By Peter Lim
Former two-time IBF featherweight titleholder Robert “The Ghost” Guerrero attempts to conquer a second weight division when he takes on IBF super featherweight titlist Malcolmn Klassen in Houston at the Toyota Center on Saturday, Aug. 22 on the undercard to Juan Diaz-Paul Malignaggi. “I was getting a little too big for featherweight,” the sharpshooting southpaw said. “Now that I’m at 130 pounds, I feel amazing. I love it.” The bout, staged by Golden Boy Promotions, will be aired on HBO.
It will be Klassen’s first bout outside his native South Africa, but the fact that Klassen is virtually unheard of in this hemisphere is no reason to underestimate him. “Malcomn Klassen is a two-time world champion,” Guerrero said. “I’ve watched his tapes and he’s a good fighter. He has a high punch output and throws a hundred punches a round. Unfortunately, a lot of fighters out of South Africa don’t get the exposure like the fighters here.”
Not unexpectedly, Guerrero, 26, was guarded about revealing too much about his game plan for the fight while winding down his preparations at the Main Boxing Gym in Downtown Houston. “I’m going to have to go out there, put on a good show, dictate the fight and get everything done that I’ve been working on,” Guerrero said. He nevertheless acknowledged that it is a high-stakes duel in which both men had a lot to prove. “It’s a world championship fight, it’s on HBO and I want to make the statement that I ‘m here to take it to the next level,” Guerrero said.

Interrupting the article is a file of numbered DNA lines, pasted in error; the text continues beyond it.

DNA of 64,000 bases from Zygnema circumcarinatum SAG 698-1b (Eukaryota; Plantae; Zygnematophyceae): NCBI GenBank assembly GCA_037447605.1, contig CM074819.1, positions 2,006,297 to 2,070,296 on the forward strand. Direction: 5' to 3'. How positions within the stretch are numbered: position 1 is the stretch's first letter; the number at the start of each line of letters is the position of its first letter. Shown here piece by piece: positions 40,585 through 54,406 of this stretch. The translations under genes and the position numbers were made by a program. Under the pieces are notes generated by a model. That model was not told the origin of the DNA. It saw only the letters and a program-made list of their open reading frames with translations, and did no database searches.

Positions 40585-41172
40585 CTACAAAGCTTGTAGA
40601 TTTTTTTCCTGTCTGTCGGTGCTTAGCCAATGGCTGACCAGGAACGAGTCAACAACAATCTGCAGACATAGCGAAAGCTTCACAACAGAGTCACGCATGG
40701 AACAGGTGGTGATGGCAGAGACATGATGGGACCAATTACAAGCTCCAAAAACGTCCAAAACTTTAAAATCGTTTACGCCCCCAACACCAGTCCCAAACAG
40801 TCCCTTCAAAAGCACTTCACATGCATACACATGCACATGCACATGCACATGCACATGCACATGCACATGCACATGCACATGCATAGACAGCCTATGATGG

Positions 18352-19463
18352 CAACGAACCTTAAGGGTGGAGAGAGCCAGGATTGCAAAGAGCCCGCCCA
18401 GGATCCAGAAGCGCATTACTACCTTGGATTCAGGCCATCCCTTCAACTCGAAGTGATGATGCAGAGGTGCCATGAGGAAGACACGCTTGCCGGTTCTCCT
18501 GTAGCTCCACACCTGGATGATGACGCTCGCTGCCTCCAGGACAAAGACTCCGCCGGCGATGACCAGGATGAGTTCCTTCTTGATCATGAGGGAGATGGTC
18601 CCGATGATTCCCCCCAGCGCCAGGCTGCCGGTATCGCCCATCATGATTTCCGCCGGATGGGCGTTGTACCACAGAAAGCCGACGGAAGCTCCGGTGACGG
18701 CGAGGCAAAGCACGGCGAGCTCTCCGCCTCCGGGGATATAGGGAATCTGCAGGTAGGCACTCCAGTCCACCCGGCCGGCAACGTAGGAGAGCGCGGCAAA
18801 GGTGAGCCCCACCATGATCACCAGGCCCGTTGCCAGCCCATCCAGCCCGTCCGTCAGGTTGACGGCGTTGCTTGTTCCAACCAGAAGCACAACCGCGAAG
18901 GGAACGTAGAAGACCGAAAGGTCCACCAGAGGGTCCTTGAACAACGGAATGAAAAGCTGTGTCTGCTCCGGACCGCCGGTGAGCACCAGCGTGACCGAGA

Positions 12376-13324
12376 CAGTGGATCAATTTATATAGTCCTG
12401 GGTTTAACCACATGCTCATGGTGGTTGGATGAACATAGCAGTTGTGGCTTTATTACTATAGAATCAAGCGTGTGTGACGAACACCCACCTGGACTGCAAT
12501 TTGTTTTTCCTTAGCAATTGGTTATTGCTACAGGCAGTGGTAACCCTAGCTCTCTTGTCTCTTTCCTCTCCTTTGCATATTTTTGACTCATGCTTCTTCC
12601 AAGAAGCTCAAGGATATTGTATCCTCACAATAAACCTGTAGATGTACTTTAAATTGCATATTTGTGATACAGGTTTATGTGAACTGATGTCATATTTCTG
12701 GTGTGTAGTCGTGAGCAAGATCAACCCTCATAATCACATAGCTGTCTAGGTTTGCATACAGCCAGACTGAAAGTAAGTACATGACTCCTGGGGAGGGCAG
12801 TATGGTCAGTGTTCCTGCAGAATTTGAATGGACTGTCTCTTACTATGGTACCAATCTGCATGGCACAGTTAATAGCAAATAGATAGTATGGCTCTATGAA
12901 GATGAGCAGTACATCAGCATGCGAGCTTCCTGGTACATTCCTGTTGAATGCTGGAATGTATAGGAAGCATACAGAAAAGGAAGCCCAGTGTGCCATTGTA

Klassen is not the first unknown outsider Guerrero will face and his track record against obscure foreigners is mixed. In 2007, Guerrero traveled to Denmark and dominated local favorite Spend Abazi before stopping him in the ninth round to win the IBF title for the second time. But when Guerrero fought in front of his hometown fans in San Jose, CA, earlier this year, he had his hands full against a tenacious Daud Yordan of Indonesia before the fight was declared a no-contest in the second round due to a headbutt-induced cut that Guerrero suffered.
Guerrero appears to one of those guys who fights up or down to the level of his opposition. As a streaking prospect, he was upset in his 17th fight by journeyman Gamaliel Diaz via split decision for the NABF title. He subsequently avenged the loss vis sixth round KO and went on to dethrone Eric Aiken for the IBF title. But in his first defense, Guerrero was out-hustled and manhandled by unheralded Orlando Salido, losing a unanimous decision which was later declared a no-contest after Salido tested positive for an illegal substance.
While he has faltered against mediocre opponents, Guerrero has shined against respectable ones. In the two title defenses of his second reign, he flattened the usually-sturdy Martin Honorio with a single, picturesque left in the first round and stopped highly-touted prospect Jason Litzau in eight rounds.
Come Saturday, we’ll find out which Robert Guerrero shows up at the opposite corner from Klassen.